Individual Supporter — JR Pesek, Town and Country Disposal
The Individual Supporter award recognizes an individual who has made exceptional contributions and commitment to the district’s waste reduction and recycling efforts.
Public Employee — Jim Eldridge, Kearney, Missouri
The Public Employee award recognizes a public employee who has shown dedication to the development and advancement of waste reduction and recycling through individual achievement and commitment. Alderwoman Marie Steiner accepted the award on behalf of Jim Eldridge.
Outstanding Program — 909 Walnut
The Outstanding Program award recognizes an innovative or outstanding waste reduction or recycling program. Alan Waterman, general manager for 909 Walnut, accepted this award.
Every Little Bit Counts — Gabriella Sanders, The Greener Life Market
The “Every Little Bit Counts” award recognizes that small actions are meaningful.
Share via emailShare on FacebookShare on TwitterShare on LinkedInPin it on Pinterest+1Digg ThisSubmit to reddit

Paper towels absorb more than spills

Without a thought, we grab a handful of paper towels to dry our hands in a public restroom or to clean up a spill in the kitchen and then we toss them in the trash. But what is the environmental cost? A lot of energy and resources go into making paper towels: harvesting the wood, processing it, bleaching it, packaging it, and transporting it — all just to reach the store! However, there is a great way to counter this resource and energy-intensive process: just say no.

papertowels-credit-SCA Svenska Cellulosa Aktiebolaget

In the restroom

In the old days, people used to carry cloth handkerchiefs. Today these make great paper towel substitutes. You can purchase handkerchiefs at most department stores, and a good one can last for many years. Keep one in your pocket or purse and use it when wet hands arise. If you’re worried about the dampness affecting other items, you can keep the handkerchief in a Ziploc bag between uses, or lay it out to dry on a desk. Wash handkerchiefs with the rest of your laundry.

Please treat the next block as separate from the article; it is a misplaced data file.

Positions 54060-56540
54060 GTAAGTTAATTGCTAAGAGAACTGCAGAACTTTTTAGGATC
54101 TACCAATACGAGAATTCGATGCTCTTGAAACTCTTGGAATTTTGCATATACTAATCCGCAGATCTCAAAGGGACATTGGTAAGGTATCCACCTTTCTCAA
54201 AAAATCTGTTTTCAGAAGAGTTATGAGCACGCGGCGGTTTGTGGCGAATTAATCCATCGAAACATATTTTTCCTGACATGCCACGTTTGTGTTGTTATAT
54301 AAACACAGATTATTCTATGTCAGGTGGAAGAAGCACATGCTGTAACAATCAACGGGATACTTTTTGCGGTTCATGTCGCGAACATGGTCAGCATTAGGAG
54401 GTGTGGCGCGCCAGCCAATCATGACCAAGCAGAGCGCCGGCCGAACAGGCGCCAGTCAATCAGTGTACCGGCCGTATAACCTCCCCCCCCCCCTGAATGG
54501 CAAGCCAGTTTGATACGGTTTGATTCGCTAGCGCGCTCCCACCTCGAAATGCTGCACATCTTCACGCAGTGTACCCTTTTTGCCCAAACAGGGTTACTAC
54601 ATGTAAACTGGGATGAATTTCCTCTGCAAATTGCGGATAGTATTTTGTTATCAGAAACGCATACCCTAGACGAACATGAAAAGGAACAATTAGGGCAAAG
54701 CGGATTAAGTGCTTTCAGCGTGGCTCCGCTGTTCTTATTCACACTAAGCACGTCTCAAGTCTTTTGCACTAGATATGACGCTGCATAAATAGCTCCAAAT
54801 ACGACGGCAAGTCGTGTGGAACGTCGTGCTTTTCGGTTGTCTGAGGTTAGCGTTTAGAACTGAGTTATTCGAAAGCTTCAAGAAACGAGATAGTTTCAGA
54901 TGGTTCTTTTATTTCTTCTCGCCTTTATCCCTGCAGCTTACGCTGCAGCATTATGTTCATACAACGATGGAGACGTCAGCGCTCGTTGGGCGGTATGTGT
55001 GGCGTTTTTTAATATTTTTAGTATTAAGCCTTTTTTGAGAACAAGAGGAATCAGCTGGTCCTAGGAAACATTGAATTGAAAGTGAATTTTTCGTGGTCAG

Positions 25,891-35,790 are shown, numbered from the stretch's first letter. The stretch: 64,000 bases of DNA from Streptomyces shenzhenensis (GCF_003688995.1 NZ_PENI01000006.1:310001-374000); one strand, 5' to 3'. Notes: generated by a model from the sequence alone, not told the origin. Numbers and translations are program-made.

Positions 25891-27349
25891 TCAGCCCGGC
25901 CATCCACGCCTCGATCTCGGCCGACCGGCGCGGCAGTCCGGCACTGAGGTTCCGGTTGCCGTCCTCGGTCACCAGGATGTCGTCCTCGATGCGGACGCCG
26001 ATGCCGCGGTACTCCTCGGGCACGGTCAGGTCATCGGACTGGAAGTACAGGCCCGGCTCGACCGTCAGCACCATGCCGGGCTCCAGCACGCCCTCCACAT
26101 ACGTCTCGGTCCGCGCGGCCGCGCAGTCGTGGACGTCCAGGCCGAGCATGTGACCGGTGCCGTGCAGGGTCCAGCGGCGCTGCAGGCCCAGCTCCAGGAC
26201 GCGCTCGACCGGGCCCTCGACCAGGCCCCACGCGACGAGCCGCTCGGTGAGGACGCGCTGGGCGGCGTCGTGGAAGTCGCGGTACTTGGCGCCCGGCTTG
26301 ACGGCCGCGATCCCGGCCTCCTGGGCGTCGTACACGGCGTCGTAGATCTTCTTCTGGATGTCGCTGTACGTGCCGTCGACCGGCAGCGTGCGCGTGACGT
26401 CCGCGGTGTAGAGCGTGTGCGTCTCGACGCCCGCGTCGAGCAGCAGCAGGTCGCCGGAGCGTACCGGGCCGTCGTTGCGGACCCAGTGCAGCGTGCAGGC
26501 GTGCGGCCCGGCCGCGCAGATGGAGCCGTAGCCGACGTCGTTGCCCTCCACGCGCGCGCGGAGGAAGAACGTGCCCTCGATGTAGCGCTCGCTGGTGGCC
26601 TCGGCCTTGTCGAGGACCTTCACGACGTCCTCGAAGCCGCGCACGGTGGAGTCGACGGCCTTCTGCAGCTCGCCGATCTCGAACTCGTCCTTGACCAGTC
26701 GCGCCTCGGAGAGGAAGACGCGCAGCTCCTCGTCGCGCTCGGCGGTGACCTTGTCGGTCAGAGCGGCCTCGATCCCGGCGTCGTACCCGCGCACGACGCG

In the kitchen

All bath towels must be retired at some point, so why not give those frayed and faded towels a second life in your kitchen? Store them in a kitchen cabinet or drawer, ready to be used the next time Junior spills his milk. Just like the hankies, these towels can go in with your laundry and serve many years as a greener, quicker picker-upper.

If all else fails, compost!

If you do end up using paper towels, they can be disposed of in your compost bin instead of the trash. Find information on composting at home on the MARC website.

For more information on waste reduction and recycling, visit RecycleSpot.org or call (816) 474-4326.

 

photo credit: SCA Svenska Cellulosa Aktiebolaget via photopin cc
Share via emailShare on FacebookShare on TwitterShare on LinkedInPin it on Pinterest+1Digg ThisSubmit to reddit

Creating Connections 2014

IMG_9333_crop-color-corrected-caption

The MARC Solid Waste Management District held its 2014 Annual Meeting and Awards Luncheon on Wednesday, Dec. 17, at the Kauffman Foundation Conference Center. Amy Bond, CBRE, spoke about sustainability and recycling programs at the Sprint Campus as well as at Sprint’s nationwide real estate operations. The district also recognized several individuals and organizations that have made notable contributions to regional waste management and recycling efforts. The 2014 Special Recognition Award recipients were:

Individual Supporter — Angie Gehlert, Missouri Recycling Association

The Individual Supporter award recognizes an individual who has made exceptional contributions and commitment to the district’s waste reduction and recycling efforts.

Public Employee — Chris Bussen, Lee’s Summit

The Public Employee award recognizes a public employee who has shown dedication to the development and advancement of waste reduction and recycling through individual achievement and commitment.

Green Event — Waddell & Reed Kansas City Marathon

The Green Event award recognizes a special event that promotes sustainable practices. Stephanie Lankford with the Kansas City Sports Commission accepted this award.

Waste Industry — The Urban Lumber Company